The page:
"I got a hot rod Ford and a two-dollar bill, and I know a spot right over the hill. There’s soda pop and the dancing’s free. So if you wanna have fun, come along with me.
It’s become the stuff of folklore. After the county had upped his overhead by requiring porta-pottys and security and the like for his in-house rodeos and demolition derbies, Ernie Scow decided that maybe it wasn’t worth all the headaches and that, quite possibly, the time for fresher digs had arrived.
As the myth has evolved, the old Defa’s Dude Ranch up on the North Fork of the Duchesne River came to mind. Thinking it a most brilliant replacement location for his quite out-of-the-box social gatherings, Ernie bought a jug of that stuff that turns your cheeks red and proceeded, shot by shot, to congratulate himself. He considered the bottle a finder’s fee.
The derby and rodeo wouldn’t survive this shift of landscape, but his annual parties have flourished even after Ernie left for that big corral up in the sky. Those who rode for his brand learned their lessons well. And here we are again on the cusp of yet another weekend go-around of tearing up the saloon dance floor to the great "Block and Tackle" band and swappin’ lies around trash-talkin’ campfires.
"An old cowpoke went ridin’ out one dark and windy day. Upon a ridge he rested as he went along his way. Then all at once a mighty herd of red-eyed cows he saw, just plowin’ through the ragged sky and up a cloudy draw."
This year the opportunity presented itself to get in some additional training prior to the actual bash up at Defa’s the second weekend of September. Although Heber Valley isn’t actually a dead-ringer for the south slope of the Uintas, we do have roadhouses within which to fine-tune dance chops. And this past weekend, Block and Tackle conducted drills.
They began Thursday as part of the free concert series with a mellow evening at Heber City Park. The lads ran through a couple of sets under somewhat overcast skies while the crowd, in lieu of dancing, treated the affair as a concert. There was, however, some top-shelf, head bobbin’ going on.
For those who will be participating in the shenanigans up at Defa’s, but who, for one reason or another, don’t make it out on local hardwood floors as often as true "blockheads" might, the twilight gig served as a refresher course in "Cowpoke Cool 101." For those who just wandered by, well, their inner compass sure is treating them right.
It would be the next couple of nights, however, out at the Other End of town where training for the Defa’s weekend would get down to the heart and soul of the matter. Most of the organizing committee pulled extended shifts upon the healing hardwood of the dance floor while Block and Tackle, with game faces securely in place, strutted their stuff.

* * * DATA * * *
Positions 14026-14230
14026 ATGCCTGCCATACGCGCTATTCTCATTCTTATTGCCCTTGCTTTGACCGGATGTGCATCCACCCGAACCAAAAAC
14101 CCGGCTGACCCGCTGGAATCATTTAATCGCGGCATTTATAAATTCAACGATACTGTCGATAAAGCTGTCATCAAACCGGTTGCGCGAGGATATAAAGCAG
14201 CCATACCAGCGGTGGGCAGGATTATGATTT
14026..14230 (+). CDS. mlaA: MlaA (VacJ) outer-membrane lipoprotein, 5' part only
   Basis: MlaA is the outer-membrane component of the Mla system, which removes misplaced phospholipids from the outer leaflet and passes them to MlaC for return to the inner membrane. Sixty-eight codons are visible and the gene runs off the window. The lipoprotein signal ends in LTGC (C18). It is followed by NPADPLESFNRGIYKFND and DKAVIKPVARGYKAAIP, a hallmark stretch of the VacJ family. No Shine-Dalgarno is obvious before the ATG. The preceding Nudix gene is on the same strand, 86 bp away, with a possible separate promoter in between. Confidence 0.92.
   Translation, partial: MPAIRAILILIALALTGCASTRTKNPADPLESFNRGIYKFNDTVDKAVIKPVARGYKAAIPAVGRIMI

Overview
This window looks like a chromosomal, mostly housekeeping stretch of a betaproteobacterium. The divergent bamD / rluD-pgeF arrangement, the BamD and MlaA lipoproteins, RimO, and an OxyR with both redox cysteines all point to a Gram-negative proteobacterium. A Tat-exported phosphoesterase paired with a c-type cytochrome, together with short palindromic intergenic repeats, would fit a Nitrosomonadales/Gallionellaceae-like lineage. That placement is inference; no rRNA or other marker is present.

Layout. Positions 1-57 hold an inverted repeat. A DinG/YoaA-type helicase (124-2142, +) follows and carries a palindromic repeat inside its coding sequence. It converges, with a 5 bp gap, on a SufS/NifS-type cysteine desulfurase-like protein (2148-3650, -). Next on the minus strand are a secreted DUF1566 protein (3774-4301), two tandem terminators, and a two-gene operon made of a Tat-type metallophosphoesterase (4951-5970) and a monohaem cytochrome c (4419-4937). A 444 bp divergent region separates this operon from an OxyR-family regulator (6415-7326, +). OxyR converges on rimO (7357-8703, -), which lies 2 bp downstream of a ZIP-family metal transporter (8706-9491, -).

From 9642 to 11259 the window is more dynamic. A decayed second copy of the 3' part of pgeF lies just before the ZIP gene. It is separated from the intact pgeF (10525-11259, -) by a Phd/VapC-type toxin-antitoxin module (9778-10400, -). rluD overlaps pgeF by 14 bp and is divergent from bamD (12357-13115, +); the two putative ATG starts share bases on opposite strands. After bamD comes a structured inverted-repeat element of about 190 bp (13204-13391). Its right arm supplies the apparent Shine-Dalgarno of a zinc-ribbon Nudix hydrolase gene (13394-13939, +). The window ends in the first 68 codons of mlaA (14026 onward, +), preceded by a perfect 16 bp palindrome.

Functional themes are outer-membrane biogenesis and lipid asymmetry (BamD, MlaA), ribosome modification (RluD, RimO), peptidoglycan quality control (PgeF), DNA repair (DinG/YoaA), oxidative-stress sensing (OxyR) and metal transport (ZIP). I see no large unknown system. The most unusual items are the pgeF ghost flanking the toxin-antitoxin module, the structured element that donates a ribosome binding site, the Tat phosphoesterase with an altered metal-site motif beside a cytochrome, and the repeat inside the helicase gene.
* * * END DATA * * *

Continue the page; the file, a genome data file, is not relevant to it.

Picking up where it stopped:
"Well my rig’s a little old but that don’t mean she’s slow. There’s a flame from her stack and that smoke’s been a-blowin’ black as coal. Well my hometown’s coming in sight, and if you think I’m happy you’re right. Six days on the road and I’m gonna make it home tonight."
Dancing like no one was watching was far from the only acquired skill covered at the weekend training sessions. Hootin’ and laughin’ and shuckin’ and jivin’ like you were among family also received a going over. Huggin’ like you meant it and singing along like you actually knew the words were also popular classes.
Cantankerously adorable — that’s Block and Tackle. This is a longtime band of brothers who attend to their current mindsets without contrivance or caution. They look you square in the eye and call it as they see it. They have been there and done that, including a stint back in the day headlining "biker days" up in Sturgis, South Dakota.
"You walk into a cowboy bar, strung-out from the road and you feel the eyes upon you, just shaking off the cold, you pretend it doesn’t bother you but it makes you wanna explode."
When they get rollin’ onstage with one of their five-minute western novels, they’ve been known to make time stop and deserts bloom. Their themes can be as deep as a bottomless gorge: "Well it’s a hard life if you’re singing, singing’s a hard life to live, singin’ for your bottle of whiskey, sometimes takes more than it gives."
But it takes more than a bad day at Black Rock to knock them out of the saddle: "Bullet in the shoulder, blood runnin’ down my vest, there’s twenty in the posse and they ain’t never gonna let me rest."
This is not to say that there are no happy trails to this outfit. Their shows often become the stuff of joyous revival. In fact, most all "blockheads" speak in tongues. It’s just that these rowdies have learned that it’s not only in the dictionary that pilgrimage and pillage are separated by a pill.
"Well don’t it make you want to dance, don’t it make you want to smile, when you’re down, down, down in the country, pick and sing a while."
Parties at Defa’s have an option-rich logistic component with avenues of escape that include up-and-over West Fork, the autobahn that Wolf Creek has become, or, of course, you can always checkout the Strawberry Valley and Hanna by heading up Mount Tabby way.
And then, once you’ve arrived, if all the cabins have been rented out, there are sites a-plenty for the camper or tent. Knocking the back seat down and sprawling out in the rear of your ride has also proven to be a viable option over the years. Although leaving home without hiking boots for a foray into Grandaddy Basin doesn’t show broad insight, not bringing dancing shoes for the September 8 and 9 shindig would be totally frowned upon at least by Ernie.
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Columnist Amy Roberts asks whether we are so far removed from reality and the natural world that filing a police report seems like an acceptable course of action after spotting a moose in the mountains.